Title

Medical Infrared Imaging (Thermography) of Type I Thoracolumbar Disk Disease in Chondrodystrophic Dogs

Publication Date

2014

Journal Title

Vet Surg

Abstract

Objective: To: (1) determine the success of medical infrared imaging (MII) in identifying dogs with TLIVDD, (2) compare MII localization with magnetic resonance imaging (MRI) results and surgical findings, and (3) determine if the MII pattern returns to that of normal dogs 10 weeks after decompression surgery. Study Design: Prospective case series. Animals: Chondrodystrophic dogs (n = 58) with Type I TLIVDD and 14 chondrodystrophic dogs with no evidence of TLIVDD. Methods: Complete neurologic examination, MII, and MRI studies were performed on all dogs. Dogs with type I TLIVDD had decompressive surgery and follow-up MII was performed at 10 weeks. Pattern analysis software was used to differentiate between clinical and control dogs, and statistical analysis using anatomic regions of interest on the dorsal views were used to determine lesion location. Recheck MII results were compared with control and pre-surgical images. Results: Computer recognition pattern analysis was 90% successful in differentiating normal dogs from dogs affected by TLIVDD and 97% successful in identifying the abnormal intervertebral disc space in dogs with TLIVDD. Statistical comparisons of the ROI mean temperature were unable to determine the location of the disc herniation. Recheck MII patterns did not normalize and more closely resembled the clinical group. Conclusions: MII was 90% successful differentiating between normal dogs and 97% successful in identifying the abnormal intervertebral disc space in dogs with TLIVDD. Abnormal intervertebral disc space localization using ROI mean temperature analysis was not successful. MII patterns 10 weeks after surgery do not normalize.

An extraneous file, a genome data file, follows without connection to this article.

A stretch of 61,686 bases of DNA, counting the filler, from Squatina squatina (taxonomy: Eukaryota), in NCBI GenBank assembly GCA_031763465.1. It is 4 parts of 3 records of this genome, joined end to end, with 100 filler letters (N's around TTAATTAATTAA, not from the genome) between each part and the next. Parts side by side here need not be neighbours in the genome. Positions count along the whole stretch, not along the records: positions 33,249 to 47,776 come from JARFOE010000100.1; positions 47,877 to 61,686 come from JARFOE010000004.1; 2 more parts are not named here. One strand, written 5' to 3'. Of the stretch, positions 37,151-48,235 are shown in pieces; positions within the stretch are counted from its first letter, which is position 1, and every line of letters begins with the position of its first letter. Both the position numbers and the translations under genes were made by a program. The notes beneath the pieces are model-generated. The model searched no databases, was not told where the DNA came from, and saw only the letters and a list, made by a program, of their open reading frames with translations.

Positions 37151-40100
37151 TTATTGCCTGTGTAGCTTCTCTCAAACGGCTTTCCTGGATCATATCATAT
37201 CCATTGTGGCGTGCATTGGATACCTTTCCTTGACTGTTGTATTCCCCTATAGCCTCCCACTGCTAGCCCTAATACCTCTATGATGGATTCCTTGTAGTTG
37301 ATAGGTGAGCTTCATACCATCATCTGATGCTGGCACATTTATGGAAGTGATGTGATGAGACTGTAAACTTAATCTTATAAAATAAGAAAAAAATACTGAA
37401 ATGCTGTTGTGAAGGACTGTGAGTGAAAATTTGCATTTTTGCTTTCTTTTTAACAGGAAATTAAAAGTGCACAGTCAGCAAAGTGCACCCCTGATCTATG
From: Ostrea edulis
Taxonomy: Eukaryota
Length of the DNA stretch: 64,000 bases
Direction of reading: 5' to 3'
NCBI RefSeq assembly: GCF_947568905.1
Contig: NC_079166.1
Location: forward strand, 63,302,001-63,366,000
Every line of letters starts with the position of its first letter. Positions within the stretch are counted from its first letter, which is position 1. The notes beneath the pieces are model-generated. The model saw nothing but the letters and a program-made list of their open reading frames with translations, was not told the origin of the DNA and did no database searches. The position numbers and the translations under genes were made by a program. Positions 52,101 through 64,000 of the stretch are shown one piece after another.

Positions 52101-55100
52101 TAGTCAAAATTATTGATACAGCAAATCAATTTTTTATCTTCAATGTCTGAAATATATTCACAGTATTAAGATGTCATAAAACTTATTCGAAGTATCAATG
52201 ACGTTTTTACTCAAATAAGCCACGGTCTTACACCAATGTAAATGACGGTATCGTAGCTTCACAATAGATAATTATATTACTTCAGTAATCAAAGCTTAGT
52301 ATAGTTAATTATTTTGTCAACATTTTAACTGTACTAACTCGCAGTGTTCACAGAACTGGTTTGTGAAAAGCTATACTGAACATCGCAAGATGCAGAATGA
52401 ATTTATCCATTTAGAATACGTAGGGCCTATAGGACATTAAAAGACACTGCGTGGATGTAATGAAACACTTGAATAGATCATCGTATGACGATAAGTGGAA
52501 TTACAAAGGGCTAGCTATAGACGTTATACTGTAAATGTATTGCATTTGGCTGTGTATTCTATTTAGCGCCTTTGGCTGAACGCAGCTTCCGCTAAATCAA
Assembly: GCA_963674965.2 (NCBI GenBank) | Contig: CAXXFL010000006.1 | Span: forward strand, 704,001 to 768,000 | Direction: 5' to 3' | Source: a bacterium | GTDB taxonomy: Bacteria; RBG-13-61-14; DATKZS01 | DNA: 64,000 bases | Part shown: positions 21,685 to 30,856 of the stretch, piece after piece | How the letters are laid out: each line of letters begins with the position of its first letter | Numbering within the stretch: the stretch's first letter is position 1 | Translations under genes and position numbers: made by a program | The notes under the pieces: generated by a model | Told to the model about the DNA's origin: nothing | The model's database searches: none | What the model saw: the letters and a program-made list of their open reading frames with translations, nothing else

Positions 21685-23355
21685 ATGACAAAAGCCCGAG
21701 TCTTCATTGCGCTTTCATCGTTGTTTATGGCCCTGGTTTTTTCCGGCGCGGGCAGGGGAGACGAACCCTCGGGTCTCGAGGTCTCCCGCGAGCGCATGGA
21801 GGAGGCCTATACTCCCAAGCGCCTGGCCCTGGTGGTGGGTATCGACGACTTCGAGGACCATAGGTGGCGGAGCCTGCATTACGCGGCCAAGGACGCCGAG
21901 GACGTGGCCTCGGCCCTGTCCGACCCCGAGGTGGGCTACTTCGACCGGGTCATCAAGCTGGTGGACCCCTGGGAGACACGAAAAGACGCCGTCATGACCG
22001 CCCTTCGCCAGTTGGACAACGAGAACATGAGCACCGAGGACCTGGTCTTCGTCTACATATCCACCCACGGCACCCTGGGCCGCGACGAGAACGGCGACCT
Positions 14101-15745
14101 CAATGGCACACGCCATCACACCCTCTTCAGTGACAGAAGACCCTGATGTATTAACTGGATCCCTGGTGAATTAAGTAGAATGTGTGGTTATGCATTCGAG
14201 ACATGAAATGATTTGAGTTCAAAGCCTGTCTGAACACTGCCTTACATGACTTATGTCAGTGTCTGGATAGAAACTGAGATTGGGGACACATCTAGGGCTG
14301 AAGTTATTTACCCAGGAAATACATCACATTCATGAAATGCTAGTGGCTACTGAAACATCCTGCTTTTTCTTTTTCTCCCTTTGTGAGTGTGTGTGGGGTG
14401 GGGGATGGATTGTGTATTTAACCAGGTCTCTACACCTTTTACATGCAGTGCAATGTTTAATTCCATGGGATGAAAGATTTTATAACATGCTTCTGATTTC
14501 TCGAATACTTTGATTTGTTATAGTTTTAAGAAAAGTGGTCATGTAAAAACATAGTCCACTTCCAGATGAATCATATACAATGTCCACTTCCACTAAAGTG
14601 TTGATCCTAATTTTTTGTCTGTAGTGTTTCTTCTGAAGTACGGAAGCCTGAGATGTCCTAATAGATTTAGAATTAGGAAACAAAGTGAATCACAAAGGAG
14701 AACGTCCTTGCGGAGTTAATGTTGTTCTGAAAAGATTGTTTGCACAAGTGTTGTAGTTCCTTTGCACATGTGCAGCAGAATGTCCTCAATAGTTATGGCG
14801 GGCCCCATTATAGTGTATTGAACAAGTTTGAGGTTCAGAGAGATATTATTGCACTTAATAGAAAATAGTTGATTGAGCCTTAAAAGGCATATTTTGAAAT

Volume Number

43

Issue Number

7

Pages

869-876

Document Type

Article

Status

Faculty; Northwell Researcher

Facility

School of Medicine; Northwell Health

Primary Department

Molecular Medicine

Additional Departments

Occupational Medicine, Epidemiology and Prevention

PMID

25040309

DOI

10.1111/j.1532-950X.2014.12239.x